It is possible to write an image on an SD card and then copy all the contents of the first partition (FAT). The following commands show how to take the files directly from a disk image, in the example from 2017-11-29-raspbian-stretch-lite.img (the latest image can be downloaded for here).

sudo losetup -f --show -P 2017-11-29-raspbian-stretch-lite.img
sudo mount -o ro /dev/loop0p1 /mnt
sudo mkdir -p /tftpboot/6c15e4ef
sudo cp -a /mnt/* /tftpboot/6c15e4ef
sudo umount /mnt
sudo losetup -d /dev/loop0

The first command (losetup) creates a loopback to mount a partition of a disk image. The second command mounts the first partition in read-ony mode as /mnt. Then mkdir creates the directory in the tftp root, cp copies all the tree from mnt to the newly created directory. The last two commands undo the effects of the first and second.

The cmdline to start the kernel need to be modified in order to mount the root partition via nfs. Here the /tftpboot/6c15e4ef/cmdline file has the following contents:

dwc_otg.lpm_enable=0 console=serial0,115200 console=tty1 root=/dev/nfs nfsroot=192.168.1.1:/srv/nfs/raspianroot,nfsvers=3 rw ip=dhcp rootwait elevator=deadline

The IP address and path of the directory exported as root partition need to be changed to suit your environment.

Restart dnsmasq,

sudo systemctl restart dnsmasq.service

and power cycle the raspberry PI client.

If you have a monitor connected to the Raspberry PI now if everything is working properly it boots and.... fails. It should terminate (after a while) with Kernel Panic complaining that it is unable to mount the root partition. It is correct as the third phase is still missing.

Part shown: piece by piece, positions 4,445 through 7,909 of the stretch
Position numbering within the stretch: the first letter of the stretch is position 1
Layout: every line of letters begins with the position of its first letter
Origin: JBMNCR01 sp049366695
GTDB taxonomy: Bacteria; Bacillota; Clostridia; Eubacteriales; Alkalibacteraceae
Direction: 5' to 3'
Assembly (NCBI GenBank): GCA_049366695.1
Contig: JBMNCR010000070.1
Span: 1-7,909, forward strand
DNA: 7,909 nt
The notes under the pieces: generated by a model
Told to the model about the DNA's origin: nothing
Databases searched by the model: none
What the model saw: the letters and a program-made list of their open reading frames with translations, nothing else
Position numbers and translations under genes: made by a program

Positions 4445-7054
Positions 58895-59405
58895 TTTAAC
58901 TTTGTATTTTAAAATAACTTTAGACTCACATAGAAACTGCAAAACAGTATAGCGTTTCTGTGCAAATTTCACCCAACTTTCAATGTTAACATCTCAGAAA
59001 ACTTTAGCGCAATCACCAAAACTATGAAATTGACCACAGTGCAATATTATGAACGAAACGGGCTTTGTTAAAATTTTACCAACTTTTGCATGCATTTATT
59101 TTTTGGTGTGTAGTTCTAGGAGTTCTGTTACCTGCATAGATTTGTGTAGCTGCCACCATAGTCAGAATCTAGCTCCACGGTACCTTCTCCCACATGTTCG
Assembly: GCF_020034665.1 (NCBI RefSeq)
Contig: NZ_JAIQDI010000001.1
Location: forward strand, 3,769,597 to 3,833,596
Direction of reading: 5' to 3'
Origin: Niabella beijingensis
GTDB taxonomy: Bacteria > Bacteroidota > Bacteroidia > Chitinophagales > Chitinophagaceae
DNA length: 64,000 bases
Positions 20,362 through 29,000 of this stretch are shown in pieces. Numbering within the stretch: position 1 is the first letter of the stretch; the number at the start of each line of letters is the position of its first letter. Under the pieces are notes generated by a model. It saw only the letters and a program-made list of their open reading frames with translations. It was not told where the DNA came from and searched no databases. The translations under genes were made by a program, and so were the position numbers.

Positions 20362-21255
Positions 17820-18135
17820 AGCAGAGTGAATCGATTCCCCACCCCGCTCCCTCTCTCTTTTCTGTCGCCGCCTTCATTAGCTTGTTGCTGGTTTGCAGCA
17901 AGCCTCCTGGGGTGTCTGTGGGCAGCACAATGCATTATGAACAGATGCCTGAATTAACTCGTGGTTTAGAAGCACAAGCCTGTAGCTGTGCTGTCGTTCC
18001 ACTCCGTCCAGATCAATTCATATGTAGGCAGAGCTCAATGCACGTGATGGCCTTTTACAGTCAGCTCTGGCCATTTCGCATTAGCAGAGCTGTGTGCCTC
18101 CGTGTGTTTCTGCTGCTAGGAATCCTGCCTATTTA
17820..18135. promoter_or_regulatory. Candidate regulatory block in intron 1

Phase 3: NFS

Network File System service must be configured to provide the root partition to our Raspberry PI.

Edit /etc/exports, the line to support the Raspberry PI client should sound as:

/srv/nfs/raspianroot 192.168.1.100/255.255.255.255(rw,sync,insecure,no_subtree_check,no_root_squash)

as ususal IP addresses and root directory are specific to this example and should be modified as required.

Create the directory and copy in it all the contents of the second partition of the raspian image.

sudo mkdir -p /srv/nfs/raspianroot
sudo losetup -f --show -P 2017-11-29-raspbian-stretch-lite.img
sudo mount -o ro /dev/loop0p2 /mnt
sudo cp -a /mnt/* /srv/nfs/raspianroot
sudo umount /mnt
sudo losetup -d /dev/loop0

Edit the file /etc/fstab in the exported root and delete all the lines beginning with PARTUUID (otherwise it tries to mount the partitions from the SD card). At the end the file /srv/nfs/raspianroot/etc/fstab can have only one line:

proc            /proc           proc    defaults          0       0

restart the nfs server:

sudo exportfs -a
sudo systemctl restart nfs-kernel-server.service

Now power cycle the Raspberry PI and the boot process should be complete up to the login prompt.

Mount /boot via NFS

This is an optional extra feature. It is possible to mount via NSF the boot partition (the one whose file have been loaded via TFTP at boot time).

This enhancement permits to the client to manage and update its own kernel and configuration as if it where a standard Raspberry PI using its own SD card.

In order to reach this goal one line must be added to /etc/exports:

/tftpboot/6c15e4ef 192.168.1.100/255.255.255.255(rw,sync,insecure,no_subtree_check,no_root_squash)

and a line in the client's fstab /srv/nfs/raspianroot/etc/fstab:

192.168.1.1:/tftpboot/6c15e4ef  /boot nfs4  defaults  0   0

When /etc/exports is updated, exportfs is needed to inform the NFS server of the new configuration:

sudo exportfs -a

Enable SSH on a headless netbooted RPI

Just add an empty file in the /boot directory in the nfs root. For this example:

sudo touch /srv/nfs/raspianroot/boot/ssh

Final Remarks

If something is not working properly, the main debug tools are wireshark and tail -f /var/log/syslog

In fact the analysis of the network traffic and the log file on the server can show what is going wrong.

Still to be tested

  • RPI 3 booting without any SD card